ImmuneSense Lyme Study

Lyme season is here.

Your patients may hold the key to a new and potentially better diagnostic test.

About 300,000 people in the U.S. are infected with Lyme disease through tick bites each year. 1,2

The Northeast, the Mid-Atlantic region and the Upper Midwest are hotspots.

Only 30% of people with acute Lyme infections receive a positive test result with existing laboratory tests. 3

The ImmuneSense™ Lyme study is currently collecting blood samples from patients for clinical validation of a T-cell-based assay that is a potential diagnostic for Lyme disease.

The T-cell-based test may offer:

• Earlier detection of Lyme disease than current tests

• A look at patients’ T-cell immune response to the bacteria that causes Lyme disease

Your patients can contribute to validating this novel test, and may be eligible to earn as much as $400 for taking part in the study.

Your patients can enroll in ImmuneSense Lyme study by filling out this questionnaire.

Participation is easy

You identify a patient that you suspect has early acute Lyme disease.

You direct your patient to to enroll in the study by visiting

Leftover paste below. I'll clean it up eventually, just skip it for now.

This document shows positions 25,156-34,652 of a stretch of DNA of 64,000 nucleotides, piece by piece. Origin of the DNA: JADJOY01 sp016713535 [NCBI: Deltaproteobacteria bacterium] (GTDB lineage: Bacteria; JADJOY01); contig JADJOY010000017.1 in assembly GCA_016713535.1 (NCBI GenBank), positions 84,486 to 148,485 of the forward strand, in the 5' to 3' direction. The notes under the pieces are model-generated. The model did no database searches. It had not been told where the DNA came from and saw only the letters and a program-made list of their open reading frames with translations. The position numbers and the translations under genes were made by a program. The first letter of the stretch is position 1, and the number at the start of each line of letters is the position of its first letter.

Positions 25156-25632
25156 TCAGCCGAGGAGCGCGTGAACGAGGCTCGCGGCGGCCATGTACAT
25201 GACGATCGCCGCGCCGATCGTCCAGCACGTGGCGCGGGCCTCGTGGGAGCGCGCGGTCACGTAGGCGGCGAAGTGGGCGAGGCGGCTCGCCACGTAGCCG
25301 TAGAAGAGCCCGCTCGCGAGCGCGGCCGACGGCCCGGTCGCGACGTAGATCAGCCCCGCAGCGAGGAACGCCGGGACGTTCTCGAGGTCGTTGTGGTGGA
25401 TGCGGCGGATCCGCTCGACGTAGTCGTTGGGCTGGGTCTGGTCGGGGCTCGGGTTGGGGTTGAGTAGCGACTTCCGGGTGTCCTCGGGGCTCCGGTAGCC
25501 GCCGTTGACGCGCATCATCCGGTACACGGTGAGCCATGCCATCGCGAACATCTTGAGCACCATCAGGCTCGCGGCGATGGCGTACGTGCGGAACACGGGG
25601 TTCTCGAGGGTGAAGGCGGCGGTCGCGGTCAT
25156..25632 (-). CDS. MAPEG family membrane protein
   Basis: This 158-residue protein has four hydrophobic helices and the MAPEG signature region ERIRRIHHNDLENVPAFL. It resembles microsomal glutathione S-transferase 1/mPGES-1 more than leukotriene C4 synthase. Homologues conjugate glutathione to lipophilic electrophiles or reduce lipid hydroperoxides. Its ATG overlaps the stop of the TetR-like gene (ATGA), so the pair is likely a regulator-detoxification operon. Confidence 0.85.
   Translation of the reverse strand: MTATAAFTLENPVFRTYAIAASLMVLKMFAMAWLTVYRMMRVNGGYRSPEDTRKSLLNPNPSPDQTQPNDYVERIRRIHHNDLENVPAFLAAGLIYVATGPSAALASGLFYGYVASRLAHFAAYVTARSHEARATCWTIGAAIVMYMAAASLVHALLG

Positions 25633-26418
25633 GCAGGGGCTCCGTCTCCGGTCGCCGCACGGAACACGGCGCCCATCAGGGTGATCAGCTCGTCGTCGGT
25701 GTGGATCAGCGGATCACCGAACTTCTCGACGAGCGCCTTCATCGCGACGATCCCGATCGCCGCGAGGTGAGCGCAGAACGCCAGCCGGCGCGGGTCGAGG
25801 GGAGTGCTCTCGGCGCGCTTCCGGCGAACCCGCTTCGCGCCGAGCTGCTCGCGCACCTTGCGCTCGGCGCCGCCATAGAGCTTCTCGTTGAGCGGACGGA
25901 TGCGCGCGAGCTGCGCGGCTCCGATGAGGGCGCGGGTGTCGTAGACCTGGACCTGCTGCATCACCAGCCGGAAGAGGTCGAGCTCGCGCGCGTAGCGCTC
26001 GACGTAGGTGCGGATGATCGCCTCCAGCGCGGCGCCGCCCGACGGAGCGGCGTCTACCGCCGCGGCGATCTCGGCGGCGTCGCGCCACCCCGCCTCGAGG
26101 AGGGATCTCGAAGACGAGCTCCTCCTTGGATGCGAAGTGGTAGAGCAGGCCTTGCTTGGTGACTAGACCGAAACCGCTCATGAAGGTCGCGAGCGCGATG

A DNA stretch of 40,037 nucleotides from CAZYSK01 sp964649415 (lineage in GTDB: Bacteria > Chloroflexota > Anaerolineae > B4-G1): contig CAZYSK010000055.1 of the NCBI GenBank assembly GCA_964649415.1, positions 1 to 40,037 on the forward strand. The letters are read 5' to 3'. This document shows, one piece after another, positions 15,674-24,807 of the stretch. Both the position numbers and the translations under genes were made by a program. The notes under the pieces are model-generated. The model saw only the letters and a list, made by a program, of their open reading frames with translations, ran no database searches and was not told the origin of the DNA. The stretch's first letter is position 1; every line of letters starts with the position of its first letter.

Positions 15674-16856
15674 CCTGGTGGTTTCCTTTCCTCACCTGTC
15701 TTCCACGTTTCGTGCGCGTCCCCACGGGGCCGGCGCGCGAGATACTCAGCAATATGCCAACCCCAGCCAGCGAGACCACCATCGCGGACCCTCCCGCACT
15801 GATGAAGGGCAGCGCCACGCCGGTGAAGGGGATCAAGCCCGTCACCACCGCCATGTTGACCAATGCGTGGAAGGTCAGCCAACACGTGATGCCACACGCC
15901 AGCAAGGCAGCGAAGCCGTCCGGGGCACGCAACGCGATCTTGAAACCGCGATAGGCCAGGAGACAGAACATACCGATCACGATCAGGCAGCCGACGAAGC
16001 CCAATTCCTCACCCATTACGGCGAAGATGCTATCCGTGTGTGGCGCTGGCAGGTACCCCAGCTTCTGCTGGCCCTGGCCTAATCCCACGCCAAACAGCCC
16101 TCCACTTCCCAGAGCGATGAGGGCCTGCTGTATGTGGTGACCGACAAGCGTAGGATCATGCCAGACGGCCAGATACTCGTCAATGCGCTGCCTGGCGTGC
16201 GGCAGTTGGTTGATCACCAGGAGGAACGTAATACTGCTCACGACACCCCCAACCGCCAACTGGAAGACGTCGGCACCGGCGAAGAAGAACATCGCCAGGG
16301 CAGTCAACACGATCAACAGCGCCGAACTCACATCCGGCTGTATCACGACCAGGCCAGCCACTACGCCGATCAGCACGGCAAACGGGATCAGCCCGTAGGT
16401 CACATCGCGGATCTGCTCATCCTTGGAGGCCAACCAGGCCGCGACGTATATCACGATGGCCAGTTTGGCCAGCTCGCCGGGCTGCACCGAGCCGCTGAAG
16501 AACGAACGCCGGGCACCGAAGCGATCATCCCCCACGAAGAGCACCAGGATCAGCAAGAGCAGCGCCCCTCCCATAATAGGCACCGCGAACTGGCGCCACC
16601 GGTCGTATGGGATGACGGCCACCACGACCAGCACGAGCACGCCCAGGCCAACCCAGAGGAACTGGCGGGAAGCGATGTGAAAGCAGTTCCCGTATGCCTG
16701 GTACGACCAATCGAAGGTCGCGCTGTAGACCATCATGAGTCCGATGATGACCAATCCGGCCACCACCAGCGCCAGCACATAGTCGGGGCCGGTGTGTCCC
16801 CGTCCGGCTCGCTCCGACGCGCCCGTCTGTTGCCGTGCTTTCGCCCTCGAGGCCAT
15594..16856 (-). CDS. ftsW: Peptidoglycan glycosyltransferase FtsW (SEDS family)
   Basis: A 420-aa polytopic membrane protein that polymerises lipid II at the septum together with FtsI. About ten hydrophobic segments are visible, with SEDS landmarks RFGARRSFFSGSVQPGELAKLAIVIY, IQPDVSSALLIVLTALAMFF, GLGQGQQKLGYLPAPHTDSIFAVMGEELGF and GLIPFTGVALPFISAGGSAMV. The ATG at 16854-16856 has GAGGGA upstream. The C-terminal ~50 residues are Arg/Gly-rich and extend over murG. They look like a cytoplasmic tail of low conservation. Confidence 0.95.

Your patient fills out a screening questionnaire. If they qualify, they will get periodic blood draws (~100 mL) and earn $100 for each visit (up to four) for participating.*

* Participants have the option of completing study activities at a local clinical site or through a free mobile phlebotomy service and no-contact telehealth appointments.

Lyme disease: A diagnostic puzzle

Medical guidelines for Lyme disease diagnosis recommend performing two sequential serological tests. The sensitivity of this approach is poor in early stages of the disease, as two-step testing only successfully diagnoses between 17 and 40% of acute Lyme disease cases presenting with an EM rash. 4

Lyme disease is easy to miss:

• Up to 30% of infected people never get an EM rash at the site of the tick bite.

• The rash doesn’t always have the classic bullseye appearance— it can vary in color and shape.

• A rash can appear three to 30 days after the tick bite, and may not itch.

• A rash can be easy to miss due to its location, such as behind the knee, in the underarm or behind the ear.

• Symptoms of Lyme disease can mirror those of many other conditions.

Be on the lookout for Lyme disease symptoms, which may include:

  • Erythema migrans (EM) rash
  • Fever
  • Chills
  • Headache
  • Fatigue
  • Swollen lymph nodes
  • Neuropathy
  • Intermittent arthritis
  • Meningitis
  • Heart block
  • Carditis